Federal Reserve officials earlier this month believed it would be appropriate to raise a key interest rate “relatively soon,” with some arguing for a hike at the Fed’s next meeting in December in order to preserve the Fed’s credibility.
Minutes of the Nov. 1-2 meeting released Wednesday show that Fed officials were moving closer to hiking rates for the first time in nearly a year. Some officials argued that if the Fed did not raise rates at its December meeting, it ran the risk of harming the central bank’s credibility, given the many signals it had sent about an impending hike.
Private economists are forecasting that the Fed will boost its benchmark rate by a quarter-point at its Dec. 13-14 meeting.
At the November meeting, the central bank left its benchmark rate unchanged in a range of 0.25 percent to 0.5 percent, where it has been all year. There had been little expectation of a rate hike then. Economists believed that the Fed would not want to risk destabilizing financial markets with a rate hike just before voters went to the polls.
The decision was approved on an 8-2 vote. Federal Reserve bank presidents Esther George of Kansas City and Loretta Mester of Cleveland dissented because they favored an immediate rate hike.
The minutes, which were released with the customary three week delay from the meeting, gave no indication that officials discussed the presidential election.
In the policy statement released after the meeting, the Fed dropped hints that it was moving closer to a decision to raise rates at its December meeting.
While the Fed’s discussions occurred before the election of Donald J. Trump as president, Fed Chair Janet Yellen indicated last week that the election has not changed Fed thinking on the timing of the next rate hike. Yellen told the Joint Economic Committee that the case for a rate increase has “continued to strengthen and that such an increase could well become appropriate relatively soon.”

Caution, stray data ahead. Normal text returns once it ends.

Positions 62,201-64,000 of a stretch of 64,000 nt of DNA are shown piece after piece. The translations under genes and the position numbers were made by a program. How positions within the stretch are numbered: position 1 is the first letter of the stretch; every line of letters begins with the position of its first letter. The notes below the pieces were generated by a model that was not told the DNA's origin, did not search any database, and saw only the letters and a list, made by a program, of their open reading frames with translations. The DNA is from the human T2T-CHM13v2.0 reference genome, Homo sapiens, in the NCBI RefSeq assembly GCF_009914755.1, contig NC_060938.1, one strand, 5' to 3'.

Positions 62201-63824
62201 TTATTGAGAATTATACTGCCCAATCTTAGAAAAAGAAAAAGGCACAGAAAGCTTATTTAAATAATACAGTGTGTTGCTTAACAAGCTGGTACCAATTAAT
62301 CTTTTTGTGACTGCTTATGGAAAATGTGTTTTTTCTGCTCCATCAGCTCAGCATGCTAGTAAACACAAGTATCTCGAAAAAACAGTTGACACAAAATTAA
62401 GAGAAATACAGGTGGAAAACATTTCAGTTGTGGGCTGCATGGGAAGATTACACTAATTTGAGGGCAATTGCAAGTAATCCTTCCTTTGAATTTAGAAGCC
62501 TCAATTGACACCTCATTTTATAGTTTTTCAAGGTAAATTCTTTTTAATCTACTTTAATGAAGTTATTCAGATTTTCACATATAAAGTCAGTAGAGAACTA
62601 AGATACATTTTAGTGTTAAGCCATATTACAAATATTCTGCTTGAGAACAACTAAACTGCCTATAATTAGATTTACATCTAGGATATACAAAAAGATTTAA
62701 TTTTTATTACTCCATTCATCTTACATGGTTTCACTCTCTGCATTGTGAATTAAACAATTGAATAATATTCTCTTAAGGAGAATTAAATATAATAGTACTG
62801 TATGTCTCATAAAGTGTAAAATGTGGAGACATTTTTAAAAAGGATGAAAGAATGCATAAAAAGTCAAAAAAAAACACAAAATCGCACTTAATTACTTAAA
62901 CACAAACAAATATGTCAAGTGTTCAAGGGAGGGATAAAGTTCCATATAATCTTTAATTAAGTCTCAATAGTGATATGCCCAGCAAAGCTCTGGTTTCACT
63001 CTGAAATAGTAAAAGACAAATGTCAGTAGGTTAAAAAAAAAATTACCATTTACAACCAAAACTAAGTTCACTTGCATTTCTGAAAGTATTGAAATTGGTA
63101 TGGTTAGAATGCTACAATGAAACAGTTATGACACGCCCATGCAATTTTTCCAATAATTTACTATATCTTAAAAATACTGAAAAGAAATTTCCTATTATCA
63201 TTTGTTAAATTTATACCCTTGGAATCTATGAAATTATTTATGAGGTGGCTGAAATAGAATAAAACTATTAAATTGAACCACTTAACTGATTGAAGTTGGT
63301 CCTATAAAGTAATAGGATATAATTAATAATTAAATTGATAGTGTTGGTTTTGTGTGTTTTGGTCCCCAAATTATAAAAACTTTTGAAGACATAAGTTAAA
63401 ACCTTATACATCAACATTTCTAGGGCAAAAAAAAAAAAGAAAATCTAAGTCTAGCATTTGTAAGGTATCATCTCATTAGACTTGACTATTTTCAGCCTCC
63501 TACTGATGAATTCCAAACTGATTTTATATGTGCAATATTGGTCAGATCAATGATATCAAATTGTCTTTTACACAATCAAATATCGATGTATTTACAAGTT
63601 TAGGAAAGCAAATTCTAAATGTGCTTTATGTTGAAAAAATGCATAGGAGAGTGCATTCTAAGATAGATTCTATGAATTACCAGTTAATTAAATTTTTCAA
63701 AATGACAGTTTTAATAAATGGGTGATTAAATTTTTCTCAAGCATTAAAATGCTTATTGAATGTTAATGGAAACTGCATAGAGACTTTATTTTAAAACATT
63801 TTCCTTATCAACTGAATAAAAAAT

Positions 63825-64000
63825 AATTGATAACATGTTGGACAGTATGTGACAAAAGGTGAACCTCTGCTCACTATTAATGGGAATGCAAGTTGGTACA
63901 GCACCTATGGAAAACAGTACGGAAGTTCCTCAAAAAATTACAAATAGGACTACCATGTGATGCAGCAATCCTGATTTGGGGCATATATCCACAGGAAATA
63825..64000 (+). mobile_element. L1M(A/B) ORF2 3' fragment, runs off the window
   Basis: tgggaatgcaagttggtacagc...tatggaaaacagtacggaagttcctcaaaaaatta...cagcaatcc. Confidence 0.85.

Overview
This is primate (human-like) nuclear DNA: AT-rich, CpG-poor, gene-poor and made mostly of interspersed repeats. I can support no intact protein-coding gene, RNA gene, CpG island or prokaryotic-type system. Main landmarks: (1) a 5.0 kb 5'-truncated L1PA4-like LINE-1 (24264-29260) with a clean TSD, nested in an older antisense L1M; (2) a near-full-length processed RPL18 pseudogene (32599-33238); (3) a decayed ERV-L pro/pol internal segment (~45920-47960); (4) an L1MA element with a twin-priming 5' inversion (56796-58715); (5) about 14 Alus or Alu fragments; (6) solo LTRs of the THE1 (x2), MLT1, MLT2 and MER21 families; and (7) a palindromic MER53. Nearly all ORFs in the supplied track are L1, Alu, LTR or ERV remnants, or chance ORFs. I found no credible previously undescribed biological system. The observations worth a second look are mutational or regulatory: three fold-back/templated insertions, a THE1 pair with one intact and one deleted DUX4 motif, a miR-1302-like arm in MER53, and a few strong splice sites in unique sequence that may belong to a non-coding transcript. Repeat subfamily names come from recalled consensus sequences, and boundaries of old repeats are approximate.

The CME Group’s FedWatch barometer, which tracks investors’ moves in the futures market, puts the probability of a hike in December at 93.5 percent.
The Fed increased its benchmark rate, the federal funds rate, by a quarter-point last December, the first increase in the rate in seven years. At the time, the central bank projected that it would hike the rate another four times in 2016. But a significant slowdown in U.S. growth in the first half of the year, as well as global weakness and periodic bouts of financial market turbulence, has kept the central bank on the sidelines.
Private economists are currently forecasting two more rate hikes in 2017, believing that low inflation will allow the Fed to stick to its intention to move rates up at a gradual pace. But analysts concede that there is an unusual amount of uncertainty in the wake of Trump’s surprise victory. They say that those forecasts could change if the economic environment changes under Trump. Republicans’ control of the White House and both the Senate and House will likely make it easier for the GOP to enact Trump’s economic proposals.
Already, financial markets have pushed up long-term interest rates by about one-half percentage point. That move reflects investors’ expectation that a program of tax cuts and increased spending on infrastructure projects will boost economic growth, putting upward pressure on interest rates.